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Home arrow Market Research Findings arrow General Finance arrow Tweens: empowered and with money to burn
Tweens: empowered and with money to burn PDF Print E-mail
Written by Euromonitor International   
29 Mar 2006

Tweens: empowered and with money to burn, by Euromonitor International

Tween spending worldwide is higher than ever at an estimated US$170 billion, according to a new report from Euromonitor International – “Tweens: A Force to be Reckoned With: Changing Consumption Habits of 8-12 Year Olds”.

Not only do tweens in the developed World have access to more income than ever before through allowances and gifts, but they also have greater influence on family purchasing decisions. They are starting to develop their sense of identity and are anxious to have products that will cultivate a sophisticated self-image. They are more aware than ever before of what they should or should not look like, how they should behave and what they should listen to. This is partly due to marketing initiatives that force children to grow up quickly, since marketers have discovered that treating tweens like teenagers is a lucrative business.

Demographic trends: tween population declines, spending increases
Falling birth rates in the 1990's, meant that the number of tweens declined between 2000-2005 in much of the world. This resulted from factors such as an increase in the number of working women, advancement of women in the workforce and, of course, more effective birth control. Despite the decline of the tween population, their spending power has grown considerably, as fewer children and more working women means that more money is spent on each child. This trend only holds in the developed world, however. India, for example, has the world's largest tween population, but most of the country's children still live in poverty.

Age compression drives demand for sophisticated “toys”
A key trend driving the spending habits of tweens in Western markets is the “age compression” phenomenon, also known as KGOY (kids getting older, younger). This trend has seen tweens rejecting traditional toys in favour of more grown up products, previously targeted at teenagers, such as mobile phones, video games and music players. This has opened up a host of opportunities for manufacturers of products and services to tap into the tweens market. Tweens' technology-savvy choice in “toys” has also provided an ideal opportunity for manufacturers to spread brand messages and promotional offers via websites and SMS.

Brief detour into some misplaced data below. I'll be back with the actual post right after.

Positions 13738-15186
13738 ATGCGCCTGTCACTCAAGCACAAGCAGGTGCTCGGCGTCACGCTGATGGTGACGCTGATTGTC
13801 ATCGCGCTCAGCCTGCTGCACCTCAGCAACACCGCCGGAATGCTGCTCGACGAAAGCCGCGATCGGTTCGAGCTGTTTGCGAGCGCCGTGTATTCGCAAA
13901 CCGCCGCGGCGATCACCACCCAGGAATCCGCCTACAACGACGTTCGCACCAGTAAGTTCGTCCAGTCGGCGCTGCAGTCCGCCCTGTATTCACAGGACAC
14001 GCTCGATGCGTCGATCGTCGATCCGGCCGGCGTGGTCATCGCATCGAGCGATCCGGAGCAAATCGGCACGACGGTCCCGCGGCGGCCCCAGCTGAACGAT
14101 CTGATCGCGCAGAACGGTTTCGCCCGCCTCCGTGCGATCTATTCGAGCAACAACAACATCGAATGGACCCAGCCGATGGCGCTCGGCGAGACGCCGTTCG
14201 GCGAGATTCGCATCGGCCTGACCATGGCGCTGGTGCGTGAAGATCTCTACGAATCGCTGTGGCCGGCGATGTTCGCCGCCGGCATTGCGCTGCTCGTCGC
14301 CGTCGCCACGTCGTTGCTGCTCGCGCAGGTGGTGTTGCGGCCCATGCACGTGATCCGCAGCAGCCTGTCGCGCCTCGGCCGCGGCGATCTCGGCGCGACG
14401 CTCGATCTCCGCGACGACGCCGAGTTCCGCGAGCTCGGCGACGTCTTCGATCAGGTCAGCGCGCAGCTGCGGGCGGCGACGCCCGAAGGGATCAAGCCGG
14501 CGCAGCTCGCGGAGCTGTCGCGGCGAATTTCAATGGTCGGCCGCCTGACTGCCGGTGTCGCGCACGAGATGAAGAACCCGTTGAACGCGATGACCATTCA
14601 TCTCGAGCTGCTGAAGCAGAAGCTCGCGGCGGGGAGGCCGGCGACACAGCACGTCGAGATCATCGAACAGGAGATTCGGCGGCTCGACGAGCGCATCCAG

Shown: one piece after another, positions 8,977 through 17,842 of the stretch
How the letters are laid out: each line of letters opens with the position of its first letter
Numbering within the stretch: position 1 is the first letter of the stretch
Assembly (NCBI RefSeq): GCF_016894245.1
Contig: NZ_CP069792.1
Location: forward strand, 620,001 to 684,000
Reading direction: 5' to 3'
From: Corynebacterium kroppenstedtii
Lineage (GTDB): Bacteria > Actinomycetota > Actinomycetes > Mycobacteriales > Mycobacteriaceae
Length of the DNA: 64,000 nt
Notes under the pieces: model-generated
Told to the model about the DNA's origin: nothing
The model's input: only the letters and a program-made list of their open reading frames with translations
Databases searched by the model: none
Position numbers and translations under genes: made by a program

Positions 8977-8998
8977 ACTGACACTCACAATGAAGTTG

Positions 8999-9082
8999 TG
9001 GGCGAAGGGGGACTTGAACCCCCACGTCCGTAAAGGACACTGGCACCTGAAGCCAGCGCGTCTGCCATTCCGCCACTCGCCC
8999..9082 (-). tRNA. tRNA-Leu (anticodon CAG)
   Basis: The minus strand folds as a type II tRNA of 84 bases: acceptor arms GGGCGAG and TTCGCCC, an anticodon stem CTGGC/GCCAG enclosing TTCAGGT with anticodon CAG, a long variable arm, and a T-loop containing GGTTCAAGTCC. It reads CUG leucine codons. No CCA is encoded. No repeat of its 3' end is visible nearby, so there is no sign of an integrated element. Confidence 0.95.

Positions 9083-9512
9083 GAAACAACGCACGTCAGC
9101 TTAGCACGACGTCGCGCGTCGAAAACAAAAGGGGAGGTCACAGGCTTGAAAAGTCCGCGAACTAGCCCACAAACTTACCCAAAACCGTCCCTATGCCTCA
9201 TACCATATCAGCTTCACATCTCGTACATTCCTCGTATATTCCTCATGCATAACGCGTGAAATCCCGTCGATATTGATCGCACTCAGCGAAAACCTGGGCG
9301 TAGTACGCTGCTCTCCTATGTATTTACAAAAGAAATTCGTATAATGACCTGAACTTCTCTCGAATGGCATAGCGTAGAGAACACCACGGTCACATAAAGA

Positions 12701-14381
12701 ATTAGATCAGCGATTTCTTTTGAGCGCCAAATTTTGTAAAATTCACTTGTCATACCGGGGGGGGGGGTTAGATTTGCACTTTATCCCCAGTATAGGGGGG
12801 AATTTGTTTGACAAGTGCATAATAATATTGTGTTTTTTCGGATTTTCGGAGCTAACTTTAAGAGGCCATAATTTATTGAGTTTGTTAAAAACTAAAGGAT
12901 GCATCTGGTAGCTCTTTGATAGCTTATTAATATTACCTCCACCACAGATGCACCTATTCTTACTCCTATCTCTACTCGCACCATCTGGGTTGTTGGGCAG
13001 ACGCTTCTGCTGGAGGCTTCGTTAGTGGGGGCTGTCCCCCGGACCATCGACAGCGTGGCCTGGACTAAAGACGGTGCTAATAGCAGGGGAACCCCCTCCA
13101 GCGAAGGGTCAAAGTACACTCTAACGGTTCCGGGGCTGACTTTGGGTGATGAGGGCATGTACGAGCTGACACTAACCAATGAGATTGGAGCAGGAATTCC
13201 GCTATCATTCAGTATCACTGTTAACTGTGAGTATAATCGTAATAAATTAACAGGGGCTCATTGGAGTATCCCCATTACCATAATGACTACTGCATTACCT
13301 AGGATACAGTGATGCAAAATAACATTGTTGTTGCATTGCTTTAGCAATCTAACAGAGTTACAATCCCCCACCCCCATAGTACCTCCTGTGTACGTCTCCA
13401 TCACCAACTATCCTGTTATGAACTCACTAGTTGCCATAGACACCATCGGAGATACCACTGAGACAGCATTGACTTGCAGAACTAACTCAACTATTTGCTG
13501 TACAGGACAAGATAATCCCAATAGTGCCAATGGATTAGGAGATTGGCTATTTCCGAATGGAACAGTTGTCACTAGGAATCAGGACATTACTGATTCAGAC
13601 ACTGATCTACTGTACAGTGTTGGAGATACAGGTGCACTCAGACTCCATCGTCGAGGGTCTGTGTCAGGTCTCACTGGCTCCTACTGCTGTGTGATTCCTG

This demand for sophisticated toys, as well as the constant introduction of new games consoles, such as the PSP in 2005, has been good news for the video games industry, but has created a challenge for the traditional toys and games industry. In 2004, Euromonitor International's research shows that tweens spent US$4.3 billion on video games, which accounted for over 13% of total video games sales. This was far more than tweens' spending on traditional toys and games, which stood at £3.1 billion and only 6% of total sales.

Mobile phones have also grabbed the attention of 8-12 year olds. The US was the most developed market in terms of mobile phones developed specifically for tweens. Mattel, in conjunction with its content partner Single Touch Interactive, for example, launched the Barbie My Scene phone nationally in July 2005, which is aimed at girls between the ages of eight and 14. The phone is activated by parents, who can go to a designated website and list chores they want their children to perform to earn extra minutes. At the end of each month, parents can buy extra minutes if their children have behaved. The phone also comes with three interchangeable faceplates, as well as exclusive wallpapers and ring tones. While phones specifically designed for tweens appeal to parents, there is a possibility that tweens will reject these models in favour of "the real thing" – more sophisticated devices such as those used by their older siblings.